Confessions of a newspaper publishing exec: ‘We’ve screwed up by pursuing scale’
This article is part of our Confessions series, in which we trade anonymity for candor to get an unvarnished look at the people, processes and problems inside the industry. More from the series →
Building massive audiences with the help of social platforms like Facebook has become a standard publisher go-to move. But that scale doesn’t necessarily go hand in hand with revenue. Headlines have been peppered lately with staff cuts at publishers ranging from newspapers such as the Guardian, The Telegraph, as well as the digital media players like Vice and Mashable.
In the latest edition of Digiday Confessions, in which we grant anonymity in exchange for brutal honesty, we spoke to a senior publishing executive at a U.K newspaper.
Excerpts were lightly edited for clarity.
Has digital publishing today become too focused on scale?
The digital media industry has completely screwed up by pursuing scale for the sake of scale. There’s been a relentless pursuit for the biggest number you can get, which has partly been driven by what advertisers want, and partly driven by vanity. We have all chased unique users without really interrogating why we want those users. The way Google and social platforms in general have made us work, is that we want a new person at all points, regardless of whether that person engages with the site at all.
What are the repercussions?
The natural result is that the same value is applied to a person who clicks one of your links on Twitter or wherever, as to a person who returns regularly to the site and regards themselves as a reader. With people consuming more content via Google AMP carousel or via Facebook’s Instant Articles, they’re clicking on links based on someone else sharing them, not because they’re engaged with that publisher’s product. And that’s all part of the “as many people as possible” pursuit.
What’s perpetuating this?
Internally you fear that if your figures have dropped month-on-month, everyone will start questioning what’s going on. But actually it’s a very crude way of determining success. What really matters is: Do you have a decent, engaged, loyal user base and can you make money from it? When you see a site has 10 million users a day, you have no idea if 9.5 million of those have just come in and out because they’ve watched a video on Facebook — to that person, they’ve just watched a Facebook video, they’re not interacting with the brand.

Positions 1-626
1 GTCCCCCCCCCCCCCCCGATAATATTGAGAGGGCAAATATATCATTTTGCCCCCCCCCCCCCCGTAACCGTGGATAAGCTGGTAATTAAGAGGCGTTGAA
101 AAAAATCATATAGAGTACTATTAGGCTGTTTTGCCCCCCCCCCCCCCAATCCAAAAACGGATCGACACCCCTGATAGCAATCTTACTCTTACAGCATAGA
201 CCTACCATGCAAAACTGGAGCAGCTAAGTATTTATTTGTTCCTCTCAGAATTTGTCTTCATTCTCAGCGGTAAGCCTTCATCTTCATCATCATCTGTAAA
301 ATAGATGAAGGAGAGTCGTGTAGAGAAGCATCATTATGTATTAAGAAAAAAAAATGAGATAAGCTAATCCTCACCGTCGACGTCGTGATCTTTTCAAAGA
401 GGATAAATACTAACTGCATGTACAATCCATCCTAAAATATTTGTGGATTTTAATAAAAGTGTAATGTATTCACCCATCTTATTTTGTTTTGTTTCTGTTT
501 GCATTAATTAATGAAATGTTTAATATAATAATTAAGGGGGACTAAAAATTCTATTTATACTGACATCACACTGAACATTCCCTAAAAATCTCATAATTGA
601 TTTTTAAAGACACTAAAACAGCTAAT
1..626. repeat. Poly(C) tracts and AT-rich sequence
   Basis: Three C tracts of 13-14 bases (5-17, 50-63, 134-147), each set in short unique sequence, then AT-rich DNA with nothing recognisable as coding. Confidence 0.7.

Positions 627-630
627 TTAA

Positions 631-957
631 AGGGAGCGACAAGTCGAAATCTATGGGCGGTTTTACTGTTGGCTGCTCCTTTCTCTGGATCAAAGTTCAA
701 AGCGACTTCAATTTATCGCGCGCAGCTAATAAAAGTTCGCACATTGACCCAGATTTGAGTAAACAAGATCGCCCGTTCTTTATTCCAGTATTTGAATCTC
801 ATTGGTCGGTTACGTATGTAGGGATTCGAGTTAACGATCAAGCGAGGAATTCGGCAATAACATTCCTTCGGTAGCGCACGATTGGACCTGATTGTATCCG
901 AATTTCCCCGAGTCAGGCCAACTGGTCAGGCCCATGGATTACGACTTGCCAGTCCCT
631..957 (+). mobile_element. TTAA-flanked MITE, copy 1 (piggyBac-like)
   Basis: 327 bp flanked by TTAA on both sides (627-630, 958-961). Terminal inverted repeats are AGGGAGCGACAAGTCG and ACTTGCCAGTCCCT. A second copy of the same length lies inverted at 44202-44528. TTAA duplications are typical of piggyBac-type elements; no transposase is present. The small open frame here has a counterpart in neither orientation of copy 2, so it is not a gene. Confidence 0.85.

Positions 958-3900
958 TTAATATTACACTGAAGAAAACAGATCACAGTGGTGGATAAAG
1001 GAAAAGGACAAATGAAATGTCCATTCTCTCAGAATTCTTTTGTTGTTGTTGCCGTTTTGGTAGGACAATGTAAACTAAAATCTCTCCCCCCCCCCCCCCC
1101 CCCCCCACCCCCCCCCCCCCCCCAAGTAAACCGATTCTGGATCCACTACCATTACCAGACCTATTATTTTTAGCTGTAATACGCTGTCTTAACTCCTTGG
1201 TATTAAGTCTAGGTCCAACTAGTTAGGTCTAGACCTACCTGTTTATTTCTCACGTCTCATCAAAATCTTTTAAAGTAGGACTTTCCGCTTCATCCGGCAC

Advertisers like scale.
Yes, and programmatic hasn’t helped there because it’s driven down costs, and clients are chasing eyeballs rather than particular publications. But, the notion of having as many people as possible, so we can fill the pages with ads via programmatic at cheap rates, doesn’t seem to be working. Consumers aren’t engaging with the ads, and now they’re blocking them. What’s the end game? Just keep scaling and hope that some of these things start working? I don’t think that’s going to happen.
The reason it’s screwed up is that no one is winning: publishers don’t make decent money, it doesn’t work for advertisers because the click-through rate is ridiculous – to get excited about a 0.1 percent CTR is, frankly, awful and it clearly isn’t working for consumers because they’re not engaging. Display ads in their current form aren’t fit for purpose.
If I was to pick the two words that have really done this industry no favors it’s incremental revenue. We’d look at things like adding in various bits of ad tech to get tiny pockets of money, and because it’s new revenue we do it. Then we look around and see everyone else is doing it, and that validates it. But if you take a step back from that it’s often a bad user experience.
But you run the ads anyway?
Of course, if there’s any publisher willing to leave money on the table at the moment, it’s unusual.
So, what should change?
Most of the innovation, new ways of looking at things, and genuine attempts to change, aren’t coming from publishers, but the big platforms. I’m struggling to think of a legacy news publisher that has done anything to set themselves apart. The biggest innovation ever made in publishing is the introduction of the paywall, which was a fly in the face of what was generally accepted regarding content on the open web. Other than that, it feels like the only approach we’ve had is, let’s get bigger, do more and get bigger. What’s your plan B? There needs to be a recalibration of what individual newspapers are about, what value they add to their own readers, and what services they can provide.
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